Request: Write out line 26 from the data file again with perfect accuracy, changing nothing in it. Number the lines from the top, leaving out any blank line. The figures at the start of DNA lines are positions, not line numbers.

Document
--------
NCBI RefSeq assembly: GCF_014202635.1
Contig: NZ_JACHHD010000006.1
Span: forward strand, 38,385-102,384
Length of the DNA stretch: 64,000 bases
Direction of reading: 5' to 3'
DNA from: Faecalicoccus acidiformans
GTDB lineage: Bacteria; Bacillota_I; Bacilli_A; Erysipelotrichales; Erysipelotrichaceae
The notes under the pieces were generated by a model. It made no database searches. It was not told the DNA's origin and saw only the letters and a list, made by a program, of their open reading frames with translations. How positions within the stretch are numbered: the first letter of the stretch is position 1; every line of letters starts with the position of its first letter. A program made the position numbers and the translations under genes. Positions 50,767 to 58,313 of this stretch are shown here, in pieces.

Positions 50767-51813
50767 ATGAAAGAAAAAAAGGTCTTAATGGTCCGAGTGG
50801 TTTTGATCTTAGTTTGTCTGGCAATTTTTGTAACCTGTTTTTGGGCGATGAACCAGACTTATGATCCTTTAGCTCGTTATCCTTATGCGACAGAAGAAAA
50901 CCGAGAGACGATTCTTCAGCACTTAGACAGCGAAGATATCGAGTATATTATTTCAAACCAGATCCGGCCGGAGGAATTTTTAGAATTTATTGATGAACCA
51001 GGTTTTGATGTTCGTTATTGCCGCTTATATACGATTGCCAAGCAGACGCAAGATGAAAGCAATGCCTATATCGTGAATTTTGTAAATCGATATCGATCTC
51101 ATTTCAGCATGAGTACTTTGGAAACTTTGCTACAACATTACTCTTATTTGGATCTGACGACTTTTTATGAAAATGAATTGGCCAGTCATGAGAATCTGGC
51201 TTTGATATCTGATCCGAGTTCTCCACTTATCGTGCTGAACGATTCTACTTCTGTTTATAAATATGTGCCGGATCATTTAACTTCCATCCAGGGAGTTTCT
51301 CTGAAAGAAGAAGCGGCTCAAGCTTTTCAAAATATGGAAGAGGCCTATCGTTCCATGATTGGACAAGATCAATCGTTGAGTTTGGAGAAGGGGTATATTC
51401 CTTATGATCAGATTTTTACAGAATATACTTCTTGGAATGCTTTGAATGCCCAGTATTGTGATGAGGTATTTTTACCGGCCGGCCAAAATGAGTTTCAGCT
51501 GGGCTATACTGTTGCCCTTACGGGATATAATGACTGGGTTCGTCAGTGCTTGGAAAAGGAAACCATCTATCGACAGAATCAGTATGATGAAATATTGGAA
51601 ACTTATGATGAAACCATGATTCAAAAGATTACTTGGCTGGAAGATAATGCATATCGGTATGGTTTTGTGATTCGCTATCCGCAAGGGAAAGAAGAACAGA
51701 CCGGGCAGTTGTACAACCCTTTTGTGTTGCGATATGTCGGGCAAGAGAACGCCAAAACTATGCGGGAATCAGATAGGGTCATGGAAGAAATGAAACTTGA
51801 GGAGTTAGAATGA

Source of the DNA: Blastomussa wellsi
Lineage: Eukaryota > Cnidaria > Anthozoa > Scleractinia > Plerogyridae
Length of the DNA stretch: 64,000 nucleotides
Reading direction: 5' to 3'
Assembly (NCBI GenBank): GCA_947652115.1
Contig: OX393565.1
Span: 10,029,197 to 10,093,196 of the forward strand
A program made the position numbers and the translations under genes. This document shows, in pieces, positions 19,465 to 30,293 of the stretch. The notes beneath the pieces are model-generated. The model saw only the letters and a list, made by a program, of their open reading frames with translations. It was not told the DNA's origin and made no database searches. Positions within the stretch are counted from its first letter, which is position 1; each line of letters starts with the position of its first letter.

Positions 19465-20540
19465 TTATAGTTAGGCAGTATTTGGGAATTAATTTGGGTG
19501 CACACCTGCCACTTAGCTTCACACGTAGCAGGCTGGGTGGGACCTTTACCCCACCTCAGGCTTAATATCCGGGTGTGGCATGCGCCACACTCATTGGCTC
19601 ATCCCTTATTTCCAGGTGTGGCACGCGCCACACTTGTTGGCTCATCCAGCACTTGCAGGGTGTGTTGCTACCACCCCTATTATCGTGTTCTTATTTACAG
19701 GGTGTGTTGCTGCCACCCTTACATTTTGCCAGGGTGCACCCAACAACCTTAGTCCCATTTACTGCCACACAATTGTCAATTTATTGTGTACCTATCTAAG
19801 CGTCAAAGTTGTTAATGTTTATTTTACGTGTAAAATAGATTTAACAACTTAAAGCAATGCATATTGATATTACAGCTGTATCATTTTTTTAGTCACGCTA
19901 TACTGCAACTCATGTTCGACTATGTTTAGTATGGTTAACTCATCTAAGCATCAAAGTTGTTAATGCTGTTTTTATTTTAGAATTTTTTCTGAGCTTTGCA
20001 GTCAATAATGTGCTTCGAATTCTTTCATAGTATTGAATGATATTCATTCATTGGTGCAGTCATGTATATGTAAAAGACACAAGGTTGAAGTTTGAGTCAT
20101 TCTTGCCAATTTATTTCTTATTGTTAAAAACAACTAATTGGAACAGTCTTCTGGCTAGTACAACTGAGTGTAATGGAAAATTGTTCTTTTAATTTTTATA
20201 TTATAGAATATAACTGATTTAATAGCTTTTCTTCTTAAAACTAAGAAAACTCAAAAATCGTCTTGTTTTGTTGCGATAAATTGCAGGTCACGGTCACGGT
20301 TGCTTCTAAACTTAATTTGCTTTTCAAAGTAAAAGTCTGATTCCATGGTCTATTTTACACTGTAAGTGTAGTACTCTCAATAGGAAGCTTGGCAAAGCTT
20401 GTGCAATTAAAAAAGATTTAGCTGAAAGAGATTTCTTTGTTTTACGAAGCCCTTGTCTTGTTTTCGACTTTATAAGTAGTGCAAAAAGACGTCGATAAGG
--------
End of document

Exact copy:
Assembly (NCBI GenBank): GCA_947652115.1